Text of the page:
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White Plains Students Take Ownership of Heritage

WHITE PLAINS, N.Y. -- Each year, Alberto Minotta's Spanish Latin Heritage 2 students at White Plains High School host a Latin-born "guest star" who has achieved success in the U.S.

While Minotta selects the "guest stars", of which there were three this year, he gives his students the task of organizing an academic symposium focusing on a theme relevant to their visitor's field of expertise.

Students assigned to a particular guest take on the visitor's last name. Daisy Contreras, 15, was the leader for Team Fernandez, which this past week hosted Dr. Harold Alberto Fernandez, a native of Colombia who became a cardiovascular surgeon in New York.

"The idea that this is ours, it starts with that name, and it culminates with the academic symposium," Minotta said.

Fernandez was 13 when his family immigrated to the United States

Last week, Team Quesada hosted Roberto Quesada, a Honduran author. Before that, Team Alvarado hosted Jose Alvarado, a former six-term Westchester County legislator for the 17th district.

Minotta created this annual series of academic symposiums in 2002 with Quesada, who has returned each of the last 10 years. For the first two years, Minotta researched his guest, arranged the event, brought food and introduced the speaker.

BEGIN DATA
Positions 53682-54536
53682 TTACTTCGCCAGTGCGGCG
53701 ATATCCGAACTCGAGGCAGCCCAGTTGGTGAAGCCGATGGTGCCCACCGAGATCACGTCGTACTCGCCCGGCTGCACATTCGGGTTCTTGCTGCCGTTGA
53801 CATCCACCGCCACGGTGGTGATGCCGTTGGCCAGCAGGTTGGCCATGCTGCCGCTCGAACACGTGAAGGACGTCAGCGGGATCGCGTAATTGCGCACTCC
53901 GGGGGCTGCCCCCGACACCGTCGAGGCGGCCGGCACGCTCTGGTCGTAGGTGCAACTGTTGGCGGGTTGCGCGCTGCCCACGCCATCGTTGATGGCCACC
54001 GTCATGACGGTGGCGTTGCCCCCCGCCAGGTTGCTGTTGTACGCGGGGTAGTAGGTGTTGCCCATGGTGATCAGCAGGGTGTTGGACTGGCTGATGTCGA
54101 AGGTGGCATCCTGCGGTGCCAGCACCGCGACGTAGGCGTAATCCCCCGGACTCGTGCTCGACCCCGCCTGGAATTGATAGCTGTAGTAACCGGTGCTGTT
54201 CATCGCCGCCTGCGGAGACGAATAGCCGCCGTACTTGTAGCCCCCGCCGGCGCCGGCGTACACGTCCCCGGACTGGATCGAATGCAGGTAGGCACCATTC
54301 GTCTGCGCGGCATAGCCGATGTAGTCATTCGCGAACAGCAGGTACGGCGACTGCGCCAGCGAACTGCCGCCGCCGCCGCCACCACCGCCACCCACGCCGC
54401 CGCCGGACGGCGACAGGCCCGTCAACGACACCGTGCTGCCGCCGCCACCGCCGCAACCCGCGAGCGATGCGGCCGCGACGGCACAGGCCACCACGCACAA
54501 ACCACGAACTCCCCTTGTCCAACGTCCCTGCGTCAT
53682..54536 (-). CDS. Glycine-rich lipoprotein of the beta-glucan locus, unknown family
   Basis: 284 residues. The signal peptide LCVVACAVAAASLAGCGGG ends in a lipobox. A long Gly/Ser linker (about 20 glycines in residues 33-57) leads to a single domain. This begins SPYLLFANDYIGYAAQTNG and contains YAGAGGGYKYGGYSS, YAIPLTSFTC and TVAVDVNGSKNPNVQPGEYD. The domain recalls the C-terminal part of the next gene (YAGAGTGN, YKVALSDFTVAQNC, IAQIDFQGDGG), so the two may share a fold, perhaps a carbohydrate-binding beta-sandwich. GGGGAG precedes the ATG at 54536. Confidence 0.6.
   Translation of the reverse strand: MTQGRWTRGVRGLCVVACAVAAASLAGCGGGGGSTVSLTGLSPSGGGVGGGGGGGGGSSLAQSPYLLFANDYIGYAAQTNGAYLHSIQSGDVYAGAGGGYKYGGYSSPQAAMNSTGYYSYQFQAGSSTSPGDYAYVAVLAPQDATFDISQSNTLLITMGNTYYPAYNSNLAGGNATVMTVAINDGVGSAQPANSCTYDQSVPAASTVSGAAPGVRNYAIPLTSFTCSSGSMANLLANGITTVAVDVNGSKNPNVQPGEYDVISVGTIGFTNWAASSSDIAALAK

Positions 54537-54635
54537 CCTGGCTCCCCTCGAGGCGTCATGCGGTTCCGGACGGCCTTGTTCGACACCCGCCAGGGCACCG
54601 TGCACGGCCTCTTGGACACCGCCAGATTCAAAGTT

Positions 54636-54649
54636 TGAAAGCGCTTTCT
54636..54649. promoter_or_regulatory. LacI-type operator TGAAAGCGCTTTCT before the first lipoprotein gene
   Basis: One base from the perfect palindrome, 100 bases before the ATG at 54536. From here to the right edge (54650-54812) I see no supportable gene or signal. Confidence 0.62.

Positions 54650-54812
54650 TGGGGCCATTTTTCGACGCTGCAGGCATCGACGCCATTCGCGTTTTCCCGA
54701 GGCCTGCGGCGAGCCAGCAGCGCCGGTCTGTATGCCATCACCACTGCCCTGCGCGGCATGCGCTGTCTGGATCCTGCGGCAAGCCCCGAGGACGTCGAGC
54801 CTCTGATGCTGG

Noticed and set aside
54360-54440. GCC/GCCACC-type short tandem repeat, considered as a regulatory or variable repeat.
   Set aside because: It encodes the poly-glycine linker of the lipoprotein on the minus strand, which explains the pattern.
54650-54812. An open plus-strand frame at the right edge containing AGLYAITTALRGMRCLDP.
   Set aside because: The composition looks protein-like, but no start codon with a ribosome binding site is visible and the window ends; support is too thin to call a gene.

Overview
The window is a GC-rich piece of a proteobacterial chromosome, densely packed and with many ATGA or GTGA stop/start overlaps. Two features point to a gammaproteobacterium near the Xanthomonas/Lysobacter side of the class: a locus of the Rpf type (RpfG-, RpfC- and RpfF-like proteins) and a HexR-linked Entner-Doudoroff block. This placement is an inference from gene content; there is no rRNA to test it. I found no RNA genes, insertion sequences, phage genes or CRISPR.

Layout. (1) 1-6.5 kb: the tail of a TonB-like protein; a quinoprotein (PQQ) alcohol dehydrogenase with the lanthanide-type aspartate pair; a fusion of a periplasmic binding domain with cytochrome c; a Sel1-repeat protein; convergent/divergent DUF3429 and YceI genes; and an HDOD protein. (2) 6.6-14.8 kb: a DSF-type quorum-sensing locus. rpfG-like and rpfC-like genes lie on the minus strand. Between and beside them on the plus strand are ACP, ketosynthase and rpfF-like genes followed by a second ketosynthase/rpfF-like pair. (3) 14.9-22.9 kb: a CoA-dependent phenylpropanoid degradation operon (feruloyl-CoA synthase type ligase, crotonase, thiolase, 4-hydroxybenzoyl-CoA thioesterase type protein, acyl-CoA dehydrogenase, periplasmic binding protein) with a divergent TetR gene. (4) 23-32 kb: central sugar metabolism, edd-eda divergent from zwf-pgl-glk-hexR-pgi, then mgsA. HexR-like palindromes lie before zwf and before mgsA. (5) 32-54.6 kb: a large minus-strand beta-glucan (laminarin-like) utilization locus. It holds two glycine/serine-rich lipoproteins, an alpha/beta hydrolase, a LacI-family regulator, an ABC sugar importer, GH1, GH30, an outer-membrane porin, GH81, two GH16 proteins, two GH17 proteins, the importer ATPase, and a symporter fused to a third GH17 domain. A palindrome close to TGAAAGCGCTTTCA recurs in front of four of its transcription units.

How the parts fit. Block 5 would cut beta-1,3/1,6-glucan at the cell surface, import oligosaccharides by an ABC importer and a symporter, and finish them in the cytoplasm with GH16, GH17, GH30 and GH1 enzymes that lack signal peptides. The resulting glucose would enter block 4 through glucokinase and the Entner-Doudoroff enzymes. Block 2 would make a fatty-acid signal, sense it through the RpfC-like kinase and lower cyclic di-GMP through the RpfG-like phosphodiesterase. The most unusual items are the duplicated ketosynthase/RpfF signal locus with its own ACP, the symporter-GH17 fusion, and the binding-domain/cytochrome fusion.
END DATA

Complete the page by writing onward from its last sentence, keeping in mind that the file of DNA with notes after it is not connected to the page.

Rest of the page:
"The first academic symposium I developed myself," Minotta said. "Then I thought, 'my goodness, this is something that I find so worthwhile, how much more exciting and worthwhile would it be for my students if they do what I'm doing?'"

In 2004, Minotta began assigning his students to handle those various tasks in preparation for the speaker. While Contreras led Team Fernandez, her classmate Yohanny Polanco served as public relations director, and others held various positions.

"The 'stars' that I bring are all Latin American, native Latino, and it's done purposefully that way because I want to express to them the importance of maintaining and celebrating their cultural roots," Minotta said. "By bringing in these guest stars, it validates how many opportunities they have in the U.S. and in the New York region to use their bilingual and cultural ability in a very professional setting."

Contreras said she was inspired by Fernandez, who was 13 when he immigrated to the U.S. on a leaky boat. In five years he graduated from Memorial High School as the valedictorian, then went on to Princeton University, Minotta said. There, he confided in a professor that he used a fake green card and stolen Social Security number .

When word got to the dean, they noticed Fernandez's grades were in the top five of his freshman class, and found a way to keep him in school. Having revealed his secret, Fernandez went on to train at Harvard Medical School and New York University Medical Center. The 44-year-old now practices at St. Francis Hospital in Roslyn, N.Y.

"I thought it was interesting, his whole life experience," Contreras said. "It was very inspirational."

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